Off-Grid at Cape Lookout with the Hike 100 FLX
Learn more about this rugged RV getaway in the Outer Banks of North Carolina.

By: Austin & Kirsten Lawrence (@Adv4two)

One of our favorite getaway spots on the east coast is Cape Lookout National Seashore. This is on the coast of North Carolina, also known as “the Outer Banks” or “South Core Banks.” It sits between Cape Hatteras and Wilmington, NC. This area is rich in history, ranging from the once-inhabited Diamond City Historic Village to the 163-ft-tall Cape Lookout Lighthouse built in 1857, with its well-known black and white diamond-shape pattern. 

About Cape Lookout National Seashore & How to Get There

Cape Lookout National Seashore is a remote barrier island and only accessible by boat, passenger ferry, or vehicle ferry (must be in a 4x4 capable vehicle). There is dispersed camping for tents, roof-top tents, smaller towables, and any 4x4 vehicle, such as the Winnebago Revel. The barrier island is approximately 20 miles long and camping is done directly on the ocean beach. The statement, “home is where you park it” definitely applies here.

There are two vehicle ferries in Davis, NC. The ferry most utilized with a towable is Cape Lookout Cabins & Camps Ferry Service, and the ferry rates are based on length of vehicle and/or towable and number of passengers. This info can be found on their website along with the option to make your reservations.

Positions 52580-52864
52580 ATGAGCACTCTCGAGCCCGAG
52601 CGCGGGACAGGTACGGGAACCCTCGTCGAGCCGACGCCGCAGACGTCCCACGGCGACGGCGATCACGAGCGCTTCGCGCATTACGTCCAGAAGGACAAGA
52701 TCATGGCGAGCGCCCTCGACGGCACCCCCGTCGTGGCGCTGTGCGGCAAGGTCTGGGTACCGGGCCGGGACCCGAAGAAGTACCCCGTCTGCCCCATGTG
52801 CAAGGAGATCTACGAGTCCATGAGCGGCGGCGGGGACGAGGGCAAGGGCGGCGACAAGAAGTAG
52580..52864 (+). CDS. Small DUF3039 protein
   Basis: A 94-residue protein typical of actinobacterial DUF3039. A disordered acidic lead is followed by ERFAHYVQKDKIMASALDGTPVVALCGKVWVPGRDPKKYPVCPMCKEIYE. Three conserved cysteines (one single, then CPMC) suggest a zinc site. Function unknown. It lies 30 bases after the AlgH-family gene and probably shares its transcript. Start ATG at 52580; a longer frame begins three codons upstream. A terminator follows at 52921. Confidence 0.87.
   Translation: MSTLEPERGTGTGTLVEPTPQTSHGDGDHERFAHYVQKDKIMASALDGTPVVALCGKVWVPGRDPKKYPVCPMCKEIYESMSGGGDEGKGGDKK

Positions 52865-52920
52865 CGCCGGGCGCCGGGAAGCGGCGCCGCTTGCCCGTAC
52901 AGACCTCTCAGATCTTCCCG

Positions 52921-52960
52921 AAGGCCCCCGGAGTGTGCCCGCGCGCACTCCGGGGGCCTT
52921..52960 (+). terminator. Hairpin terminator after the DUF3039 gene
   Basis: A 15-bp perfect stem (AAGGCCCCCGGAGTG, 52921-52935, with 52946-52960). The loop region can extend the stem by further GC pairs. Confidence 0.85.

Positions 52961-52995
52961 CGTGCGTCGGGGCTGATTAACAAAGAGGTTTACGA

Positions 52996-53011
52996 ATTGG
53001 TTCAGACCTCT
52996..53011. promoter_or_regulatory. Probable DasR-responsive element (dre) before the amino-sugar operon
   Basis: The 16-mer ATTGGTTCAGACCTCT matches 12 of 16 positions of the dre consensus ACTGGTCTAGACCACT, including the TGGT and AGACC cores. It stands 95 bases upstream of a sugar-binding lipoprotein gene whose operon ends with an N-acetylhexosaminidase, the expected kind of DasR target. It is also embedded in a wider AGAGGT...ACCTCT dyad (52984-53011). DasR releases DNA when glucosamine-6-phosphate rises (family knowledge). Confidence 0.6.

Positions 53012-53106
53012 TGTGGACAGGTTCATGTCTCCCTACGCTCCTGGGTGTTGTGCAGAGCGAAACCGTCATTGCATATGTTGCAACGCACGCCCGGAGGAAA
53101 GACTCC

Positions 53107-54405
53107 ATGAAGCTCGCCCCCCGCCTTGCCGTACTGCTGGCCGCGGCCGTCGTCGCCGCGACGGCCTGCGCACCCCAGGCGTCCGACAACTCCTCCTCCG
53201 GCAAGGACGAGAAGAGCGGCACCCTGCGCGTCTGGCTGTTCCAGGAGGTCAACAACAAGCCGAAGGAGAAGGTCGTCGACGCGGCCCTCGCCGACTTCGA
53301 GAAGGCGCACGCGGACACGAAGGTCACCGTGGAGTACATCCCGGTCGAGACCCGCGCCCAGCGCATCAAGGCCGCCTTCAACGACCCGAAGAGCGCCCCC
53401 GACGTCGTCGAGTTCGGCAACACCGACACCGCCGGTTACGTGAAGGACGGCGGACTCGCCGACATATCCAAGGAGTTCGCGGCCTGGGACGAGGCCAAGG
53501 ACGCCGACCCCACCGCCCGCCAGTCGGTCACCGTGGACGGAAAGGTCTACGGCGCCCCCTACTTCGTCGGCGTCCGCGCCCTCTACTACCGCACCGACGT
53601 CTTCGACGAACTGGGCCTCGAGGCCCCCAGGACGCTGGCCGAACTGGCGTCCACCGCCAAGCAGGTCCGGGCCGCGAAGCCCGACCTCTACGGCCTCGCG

This ferry is easiest, due to being able to just drive on and off instead of having to back your rig off. Cape Lookout is very secluded, so you should bring anything and everything you think you may need for your excursion. This includes water and food as well as recovery gear. This is federally owned land and is managed by the US National Park Service. The NPS does sell gas and ice during their operating hours and there is a dump and potable water station.

Our recent trip was on Labor Day weekend 2022. We arrived at the ferry approximately 45 minutes early. This gave us time to pay for the ferry service and to air down our tires. Due to this being 100% beach driving, we air down to 18psi in the truck and camper tires. Airing down gives you a wider footprint while driving. As the Park Service says, “Don’t be a clown, air down.” 

(Note: There is one air inflation station on the South Core Banks side at the NPS office and three air inflation stations at the ferry landing to be able to air back up your tires.)

The ferry ride from Davis to South Core Banks is about 45 minutes, and during that time you’re welcome to walk around the ferry. Once you arrive at South Core Banks, you’ll be guided off the ferry by Capt. Mack and his crew. Then you need to stop by the NPS office to get your beach driving decal and you can be on your way to exploring the uninhabited barrier island.

We love to setup camp on the southernmost end of the island because it is more secluded and takes us a little over an hour to get to “our spot.” No, it doesn’t take that long because of congestion or traffic but because we’re usually driving between 10-20 mph, plus we like to take time to stop and enjoy the beauty of the Atlantic Ocean.